“When a trial court sustains an objection to proffered evidence, the party offering the evidence must demonstrate its relevancy and materiality by way of an offer of proof to preserve the matter for appellate review.” State v. Pittman, 167 S.W.3d 232, 239 (Mo.App. 2005). “[E]ven upon cross-examination, where it appears defense counsel has knowledge of an anticipated answer, error in refusing evidence is not preserved for review unless an offer of proof is made.” State v. Randleman, 705 S.W.2d 98, 101 (Mo.App. 1986). Failure to make an offer of proof preserves nothing for appellate review. Pittman, 167 S.W.3d at 239.

Defendant failed to make an offer of proof concerning Detective Barb's testimony he now argues was wrongfully excluded.3 His failure to make an offer of proof preserves nothing for our review. Id. In the absence of an offer of proof, any discussion of Defendant's point would be advisory. State v. McCullum, 63 S.W.3d 242, 260 n.15 (Mo.App. 2001). Because Defendant's point was not preserved for appellate review, it is denied.


The trial court's judgment of convictions is affirmed.


1.   Statutory references are to RSMo 2000.

2.   The interview was videotaped and allegedly contained denials by Defendant. The trial court had previously communicated to the parties that the State would be permitted to introduce the videotape of the interview under the statements-by-a-party-opponent exception to the hearsay rule. If the State chose not to introduce the video, the Defendant would not be allowed to do so because from Defendant's vantage the statements were merely self-serving hearsay.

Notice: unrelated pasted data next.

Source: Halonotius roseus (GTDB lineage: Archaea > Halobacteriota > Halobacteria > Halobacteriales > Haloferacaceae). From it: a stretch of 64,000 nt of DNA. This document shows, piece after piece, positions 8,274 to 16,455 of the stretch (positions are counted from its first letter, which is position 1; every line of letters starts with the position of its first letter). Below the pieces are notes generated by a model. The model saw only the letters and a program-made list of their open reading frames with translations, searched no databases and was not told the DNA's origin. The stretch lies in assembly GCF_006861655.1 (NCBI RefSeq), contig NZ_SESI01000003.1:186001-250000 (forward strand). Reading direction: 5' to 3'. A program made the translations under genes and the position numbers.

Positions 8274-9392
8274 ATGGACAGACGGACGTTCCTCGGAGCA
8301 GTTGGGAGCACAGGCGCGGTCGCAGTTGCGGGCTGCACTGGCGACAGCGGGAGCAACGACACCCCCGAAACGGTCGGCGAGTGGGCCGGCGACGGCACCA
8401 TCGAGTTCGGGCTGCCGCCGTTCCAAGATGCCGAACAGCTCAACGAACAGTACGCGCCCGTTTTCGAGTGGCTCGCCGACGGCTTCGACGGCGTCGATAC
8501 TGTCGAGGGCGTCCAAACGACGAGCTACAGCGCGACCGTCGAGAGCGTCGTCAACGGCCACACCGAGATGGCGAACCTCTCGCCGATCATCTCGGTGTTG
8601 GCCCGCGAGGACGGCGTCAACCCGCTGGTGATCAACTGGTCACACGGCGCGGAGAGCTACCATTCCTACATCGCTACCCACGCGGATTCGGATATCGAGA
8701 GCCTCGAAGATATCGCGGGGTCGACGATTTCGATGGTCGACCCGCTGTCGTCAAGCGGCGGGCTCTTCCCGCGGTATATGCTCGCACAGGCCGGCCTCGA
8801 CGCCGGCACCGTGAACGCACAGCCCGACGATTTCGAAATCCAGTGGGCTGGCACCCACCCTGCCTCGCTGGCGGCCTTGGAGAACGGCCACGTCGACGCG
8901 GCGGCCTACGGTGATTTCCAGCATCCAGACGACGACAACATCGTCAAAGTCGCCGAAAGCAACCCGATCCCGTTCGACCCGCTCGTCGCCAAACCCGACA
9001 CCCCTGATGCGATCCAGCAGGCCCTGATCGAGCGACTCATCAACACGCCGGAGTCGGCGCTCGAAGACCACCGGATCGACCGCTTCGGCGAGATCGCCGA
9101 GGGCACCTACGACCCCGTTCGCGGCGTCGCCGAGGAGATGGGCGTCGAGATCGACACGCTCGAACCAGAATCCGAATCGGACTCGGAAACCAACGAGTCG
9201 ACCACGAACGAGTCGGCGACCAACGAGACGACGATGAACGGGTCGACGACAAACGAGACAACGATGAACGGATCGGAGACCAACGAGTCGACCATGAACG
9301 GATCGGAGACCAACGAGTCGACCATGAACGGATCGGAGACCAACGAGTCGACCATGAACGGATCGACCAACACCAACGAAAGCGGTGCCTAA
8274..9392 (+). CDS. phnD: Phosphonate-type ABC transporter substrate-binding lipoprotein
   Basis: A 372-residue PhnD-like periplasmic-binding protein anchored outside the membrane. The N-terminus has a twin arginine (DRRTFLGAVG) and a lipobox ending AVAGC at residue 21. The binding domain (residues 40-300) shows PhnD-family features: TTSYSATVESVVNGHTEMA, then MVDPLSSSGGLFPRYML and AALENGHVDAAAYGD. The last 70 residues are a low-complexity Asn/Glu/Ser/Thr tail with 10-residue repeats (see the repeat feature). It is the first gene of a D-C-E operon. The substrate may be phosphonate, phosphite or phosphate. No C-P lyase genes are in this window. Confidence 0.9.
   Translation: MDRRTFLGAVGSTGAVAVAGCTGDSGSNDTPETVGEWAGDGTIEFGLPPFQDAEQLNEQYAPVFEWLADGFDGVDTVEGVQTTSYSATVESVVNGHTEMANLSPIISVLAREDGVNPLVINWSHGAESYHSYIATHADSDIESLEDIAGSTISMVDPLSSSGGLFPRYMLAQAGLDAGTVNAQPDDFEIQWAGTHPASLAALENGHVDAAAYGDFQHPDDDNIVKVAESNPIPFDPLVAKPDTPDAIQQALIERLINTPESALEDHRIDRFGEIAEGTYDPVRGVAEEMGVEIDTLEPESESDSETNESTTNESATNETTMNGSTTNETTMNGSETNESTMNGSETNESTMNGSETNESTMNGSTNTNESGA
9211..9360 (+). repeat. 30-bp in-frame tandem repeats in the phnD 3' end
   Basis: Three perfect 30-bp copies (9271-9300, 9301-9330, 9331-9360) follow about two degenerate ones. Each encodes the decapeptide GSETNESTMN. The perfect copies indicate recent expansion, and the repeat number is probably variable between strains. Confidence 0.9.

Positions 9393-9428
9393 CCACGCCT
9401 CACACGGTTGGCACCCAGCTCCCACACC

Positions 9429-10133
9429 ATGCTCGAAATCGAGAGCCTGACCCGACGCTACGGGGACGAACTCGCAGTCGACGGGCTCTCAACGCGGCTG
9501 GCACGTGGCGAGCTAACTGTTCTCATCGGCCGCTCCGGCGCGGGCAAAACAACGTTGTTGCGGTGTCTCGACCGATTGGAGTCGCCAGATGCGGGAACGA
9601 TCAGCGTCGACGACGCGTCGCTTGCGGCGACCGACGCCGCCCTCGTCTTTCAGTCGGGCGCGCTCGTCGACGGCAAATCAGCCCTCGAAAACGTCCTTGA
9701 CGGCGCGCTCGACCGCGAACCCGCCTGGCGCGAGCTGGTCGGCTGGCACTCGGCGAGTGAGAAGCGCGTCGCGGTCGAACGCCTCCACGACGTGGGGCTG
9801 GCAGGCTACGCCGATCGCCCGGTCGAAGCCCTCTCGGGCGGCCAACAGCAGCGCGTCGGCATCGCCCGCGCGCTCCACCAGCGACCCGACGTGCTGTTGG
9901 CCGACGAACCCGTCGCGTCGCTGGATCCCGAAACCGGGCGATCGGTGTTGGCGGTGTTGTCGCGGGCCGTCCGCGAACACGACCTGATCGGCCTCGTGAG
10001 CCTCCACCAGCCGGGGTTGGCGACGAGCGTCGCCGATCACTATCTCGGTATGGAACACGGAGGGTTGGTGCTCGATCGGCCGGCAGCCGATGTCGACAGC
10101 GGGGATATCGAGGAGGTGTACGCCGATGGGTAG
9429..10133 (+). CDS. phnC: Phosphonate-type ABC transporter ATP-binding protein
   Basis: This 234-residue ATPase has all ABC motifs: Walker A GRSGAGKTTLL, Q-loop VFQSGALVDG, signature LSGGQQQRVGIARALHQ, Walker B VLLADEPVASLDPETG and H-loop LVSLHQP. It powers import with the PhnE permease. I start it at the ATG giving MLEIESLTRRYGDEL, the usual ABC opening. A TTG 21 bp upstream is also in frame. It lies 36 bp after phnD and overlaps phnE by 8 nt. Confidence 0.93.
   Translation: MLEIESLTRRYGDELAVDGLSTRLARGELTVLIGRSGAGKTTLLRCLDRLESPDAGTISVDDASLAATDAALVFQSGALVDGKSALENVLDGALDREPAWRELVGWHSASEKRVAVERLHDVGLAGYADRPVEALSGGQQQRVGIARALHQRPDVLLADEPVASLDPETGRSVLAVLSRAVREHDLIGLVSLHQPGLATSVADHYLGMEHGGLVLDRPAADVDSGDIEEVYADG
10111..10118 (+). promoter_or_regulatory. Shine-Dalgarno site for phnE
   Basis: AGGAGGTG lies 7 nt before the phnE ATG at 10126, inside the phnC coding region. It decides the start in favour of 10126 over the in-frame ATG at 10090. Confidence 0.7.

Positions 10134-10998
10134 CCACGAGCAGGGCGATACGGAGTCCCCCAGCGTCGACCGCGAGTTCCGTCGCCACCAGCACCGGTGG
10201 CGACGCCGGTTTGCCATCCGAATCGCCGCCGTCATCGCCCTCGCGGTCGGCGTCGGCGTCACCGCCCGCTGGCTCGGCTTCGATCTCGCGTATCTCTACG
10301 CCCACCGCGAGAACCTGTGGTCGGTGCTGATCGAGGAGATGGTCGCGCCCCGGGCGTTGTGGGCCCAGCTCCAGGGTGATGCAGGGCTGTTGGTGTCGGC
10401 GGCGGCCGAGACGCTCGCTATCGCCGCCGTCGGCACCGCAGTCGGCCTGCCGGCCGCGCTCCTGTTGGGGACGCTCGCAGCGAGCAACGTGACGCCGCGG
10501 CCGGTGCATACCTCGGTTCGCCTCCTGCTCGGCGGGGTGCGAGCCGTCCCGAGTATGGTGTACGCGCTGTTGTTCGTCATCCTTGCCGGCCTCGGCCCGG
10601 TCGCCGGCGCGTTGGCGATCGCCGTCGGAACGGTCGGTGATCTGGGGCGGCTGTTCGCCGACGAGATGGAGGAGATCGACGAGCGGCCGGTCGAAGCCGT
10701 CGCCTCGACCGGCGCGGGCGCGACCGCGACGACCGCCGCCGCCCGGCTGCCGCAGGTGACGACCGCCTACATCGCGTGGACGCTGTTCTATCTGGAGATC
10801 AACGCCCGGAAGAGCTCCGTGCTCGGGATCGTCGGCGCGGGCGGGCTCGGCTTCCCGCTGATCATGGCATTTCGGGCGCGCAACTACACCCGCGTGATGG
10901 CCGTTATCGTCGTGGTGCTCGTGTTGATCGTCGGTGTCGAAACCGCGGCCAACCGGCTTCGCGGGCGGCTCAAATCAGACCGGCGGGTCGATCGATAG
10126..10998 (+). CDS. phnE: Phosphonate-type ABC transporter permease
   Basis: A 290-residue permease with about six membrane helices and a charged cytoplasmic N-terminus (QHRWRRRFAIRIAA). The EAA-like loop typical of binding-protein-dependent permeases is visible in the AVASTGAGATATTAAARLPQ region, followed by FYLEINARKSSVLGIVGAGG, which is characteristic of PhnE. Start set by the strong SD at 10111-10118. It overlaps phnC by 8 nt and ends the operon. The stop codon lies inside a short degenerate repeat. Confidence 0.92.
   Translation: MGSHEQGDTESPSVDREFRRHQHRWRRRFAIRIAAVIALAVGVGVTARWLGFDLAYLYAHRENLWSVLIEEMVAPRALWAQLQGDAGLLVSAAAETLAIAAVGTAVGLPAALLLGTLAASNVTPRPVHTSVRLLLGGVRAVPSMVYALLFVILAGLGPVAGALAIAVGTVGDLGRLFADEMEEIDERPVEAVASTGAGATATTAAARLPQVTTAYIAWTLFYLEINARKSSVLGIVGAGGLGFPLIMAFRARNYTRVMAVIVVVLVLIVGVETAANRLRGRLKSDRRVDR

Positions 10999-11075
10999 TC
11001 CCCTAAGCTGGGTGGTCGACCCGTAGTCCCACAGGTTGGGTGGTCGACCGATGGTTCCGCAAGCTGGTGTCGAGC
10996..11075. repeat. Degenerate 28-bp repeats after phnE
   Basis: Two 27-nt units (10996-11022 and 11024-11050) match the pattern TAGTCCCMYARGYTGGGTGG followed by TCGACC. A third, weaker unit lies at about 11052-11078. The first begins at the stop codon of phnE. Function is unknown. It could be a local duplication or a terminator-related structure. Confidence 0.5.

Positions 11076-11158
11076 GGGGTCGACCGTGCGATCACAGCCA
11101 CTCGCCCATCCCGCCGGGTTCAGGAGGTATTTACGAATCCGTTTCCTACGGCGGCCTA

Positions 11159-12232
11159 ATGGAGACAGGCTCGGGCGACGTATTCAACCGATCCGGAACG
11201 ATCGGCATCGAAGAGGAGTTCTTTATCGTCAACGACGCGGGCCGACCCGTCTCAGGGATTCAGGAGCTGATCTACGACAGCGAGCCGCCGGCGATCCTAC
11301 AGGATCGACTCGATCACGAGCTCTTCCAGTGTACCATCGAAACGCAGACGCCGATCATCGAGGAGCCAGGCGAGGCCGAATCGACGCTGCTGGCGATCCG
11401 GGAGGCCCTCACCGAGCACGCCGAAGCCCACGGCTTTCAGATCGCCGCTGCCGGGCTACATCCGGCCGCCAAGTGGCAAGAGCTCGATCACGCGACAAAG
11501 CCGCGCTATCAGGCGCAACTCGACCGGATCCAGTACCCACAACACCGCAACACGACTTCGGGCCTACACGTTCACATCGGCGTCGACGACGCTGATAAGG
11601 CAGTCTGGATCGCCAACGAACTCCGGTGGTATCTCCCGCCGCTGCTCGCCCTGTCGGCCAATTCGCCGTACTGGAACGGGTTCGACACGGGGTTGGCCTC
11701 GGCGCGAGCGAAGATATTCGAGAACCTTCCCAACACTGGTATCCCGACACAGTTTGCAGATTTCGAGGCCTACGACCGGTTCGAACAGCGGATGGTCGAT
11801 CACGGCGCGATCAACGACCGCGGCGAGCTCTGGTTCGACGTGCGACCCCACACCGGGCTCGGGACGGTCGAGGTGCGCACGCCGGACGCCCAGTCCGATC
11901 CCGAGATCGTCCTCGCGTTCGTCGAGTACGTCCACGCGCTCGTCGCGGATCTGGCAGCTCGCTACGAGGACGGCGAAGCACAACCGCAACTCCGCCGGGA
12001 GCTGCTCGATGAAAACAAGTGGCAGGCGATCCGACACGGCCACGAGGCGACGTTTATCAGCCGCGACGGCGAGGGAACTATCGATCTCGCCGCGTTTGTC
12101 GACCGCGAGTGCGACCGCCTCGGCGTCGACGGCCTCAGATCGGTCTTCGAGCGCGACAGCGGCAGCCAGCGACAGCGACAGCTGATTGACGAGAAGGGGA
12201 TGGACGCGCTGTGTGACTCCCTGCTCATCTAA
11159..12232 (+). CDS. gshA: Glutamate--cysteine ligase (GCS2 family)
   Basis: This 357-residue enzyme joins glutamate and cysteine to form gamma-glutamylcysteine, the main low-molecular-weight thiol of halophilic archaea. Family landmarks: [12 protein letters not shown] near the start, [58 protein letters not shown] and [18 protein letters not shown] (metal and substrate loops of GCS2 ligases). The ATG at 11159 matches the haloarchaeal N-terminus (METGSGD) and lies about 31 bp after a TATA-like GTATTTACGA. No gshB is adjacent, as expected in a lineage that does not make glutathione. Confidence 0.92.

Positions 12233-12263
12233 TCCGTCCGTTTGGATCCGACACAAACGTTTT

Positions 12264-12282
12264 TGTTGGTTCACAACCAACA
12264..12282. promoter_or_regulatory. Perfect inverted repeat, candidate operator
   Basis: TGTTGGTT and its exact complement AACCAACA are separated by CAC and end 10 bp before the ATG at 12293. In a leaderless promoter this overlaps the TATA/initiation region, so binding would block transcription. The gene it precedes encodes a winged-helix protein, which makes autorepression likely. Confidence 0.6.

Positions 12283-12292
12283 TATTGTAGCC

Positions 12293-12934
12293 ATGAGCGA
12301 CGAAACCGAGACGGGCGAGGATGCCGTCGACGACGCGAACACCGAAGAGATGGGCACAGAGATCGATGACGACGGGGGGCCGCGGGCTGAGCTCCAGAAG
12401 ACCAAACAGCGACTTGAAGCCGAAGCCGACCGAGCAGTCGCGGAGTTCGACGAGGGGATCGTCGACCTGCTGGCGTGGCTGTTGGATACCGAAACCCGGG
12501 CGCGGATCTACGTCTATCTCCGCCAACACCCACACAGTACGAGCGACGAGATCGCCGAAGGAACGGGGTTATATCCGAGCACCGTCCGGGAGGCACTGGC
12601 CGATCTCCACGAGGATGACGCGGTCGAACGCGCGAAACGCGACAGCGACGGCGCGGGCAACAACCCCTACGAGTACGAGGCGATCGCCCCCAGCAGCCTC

3.   “An offer of proof must show three things: 1) what the evidence will be; 2) the purpose and object of the evidence; and 3) each fact essential to establishing the admissibility of the evidence.” State v. Tisius, 92 S.W.3d 751, 767 (Mo. banc 2002). Because a question posed by counsel is not evidence, Storey, 175 S.W.3d at 153; Cozart, 433 S.W.3d at 489, Defendant should have supplied Detective Barb's answer to the proposed question in order to comply with the first requirement.


MARY W. SHEFFIELD, P.J. – concurs DON E. BURRELL, JR., J. – concurs